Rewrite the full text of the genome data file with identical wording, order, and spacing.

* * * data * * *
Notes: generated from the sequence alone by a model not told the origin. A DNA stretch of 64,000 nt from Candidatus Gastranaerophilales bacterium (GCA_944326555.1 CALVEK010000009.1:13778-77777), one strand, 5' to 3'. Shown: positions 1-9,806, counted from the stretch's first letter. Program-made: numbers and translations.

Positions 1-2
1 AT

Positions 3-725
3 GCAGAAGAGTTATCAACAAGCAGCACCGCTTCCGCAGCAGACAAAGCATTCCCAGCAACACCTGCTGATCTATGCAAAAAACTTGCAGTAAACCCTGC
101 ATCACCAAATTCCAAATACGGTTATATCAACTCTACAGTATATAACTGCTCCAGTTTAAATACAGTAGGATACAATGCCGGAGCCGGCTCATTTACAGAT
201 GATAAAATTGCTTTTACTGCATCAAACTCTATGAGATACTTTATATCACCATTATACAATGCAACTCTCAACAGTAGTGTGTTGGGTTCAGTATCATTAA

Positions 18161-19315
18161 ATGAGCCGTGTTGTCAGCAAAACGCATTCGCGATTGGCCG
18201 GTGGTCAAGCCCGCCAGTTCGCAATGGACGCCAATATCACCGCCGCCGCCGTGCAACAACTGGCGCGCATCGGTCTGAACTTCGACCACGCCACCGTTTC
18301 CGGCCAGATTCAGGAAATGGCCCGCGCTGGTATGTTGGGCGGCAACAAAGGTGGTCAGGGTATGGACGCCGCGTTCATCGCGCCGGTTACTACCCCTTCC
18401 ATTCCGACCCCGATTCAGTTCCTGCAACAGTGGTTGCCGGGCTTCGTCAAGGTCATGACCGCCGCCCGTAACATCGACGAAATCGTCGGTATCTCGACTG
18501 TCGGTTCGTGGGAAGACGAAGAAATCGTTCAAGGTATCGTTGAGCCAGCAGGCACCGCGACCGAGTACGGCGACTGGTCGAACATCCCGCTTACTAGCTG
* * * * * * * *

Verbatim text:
Notes: generated from the sequence alone by a model not told the origin. A DNA stretch of 64,000 nt from Candidatus Gastranaerophilales bacterium (GCA_944326555.1 CALVEK010000009.1:13778-77777), one strand, 5' to 3'. Shown: positions 1-9,806, counted from the stretch's first letter. Program-made: numbers and translations.

Positions 1-2
1 AT

Positions 3-725
3 GCAGAAGAGTTATCAACAAGCAGCACCGCTTCCGCAGCAGACAAAGCATTCCCAGCAACACCTGCTGATCTATGCAAAAAACTTGCAGTAAACCCTGC
101 ATCACCAAATTCCAAATACGGTTATATCAACTCTACAGTATATAACTGCTCCAGTTTAAATACAGTAGGATACAATGCCGGAGCCGGCTCATTTACAGAT
201 GATAAAATTGCTTTTACTGCATCAAACTCTATGAGATACTTTATATCACCATTATACAATGCAACTCTCAACAGTAGTGTGTTGGGTTCAGTATCATTAA

Positions 18161-19315
18161 ATGAGCCGTGTTGTCAGCAAAACGCATTCGCGATTGGCCG
18201 GTGGTCAAGCCCGCCAGTTCGCAATGGACGCCAATATCACCGCCGCCGCCGTGCAACAACTGGCGCGCATCGGTCTGAACTTCGACCACGCCACCGTTTC
18301 CGGCCAGATTCAGGAAATGGCCCGCGCTGGTATGTTGGGCGGCAACAAAGGTGGTCAGGGTATGGACGCCGCGTTCATCGCGCCGGTTACTACCCCTTCC
18401 ATTCCGACCCCGATTCAGTTCCTGCAACAGTGGTTGCCGGGCTTCGTCAAGGTCATGACCGCCGCCCGTAACATCGACGAAATCGTCGGTATCTCGACTG
18501 TCGGTTCGTGGGAAGACGAAGAAATCGTTCAAGGTATCGTTGAGCCAGCAGGCACCGCGACCGAGTACGGCGACTGGTCGAACATCCCGCTTACTAGCTG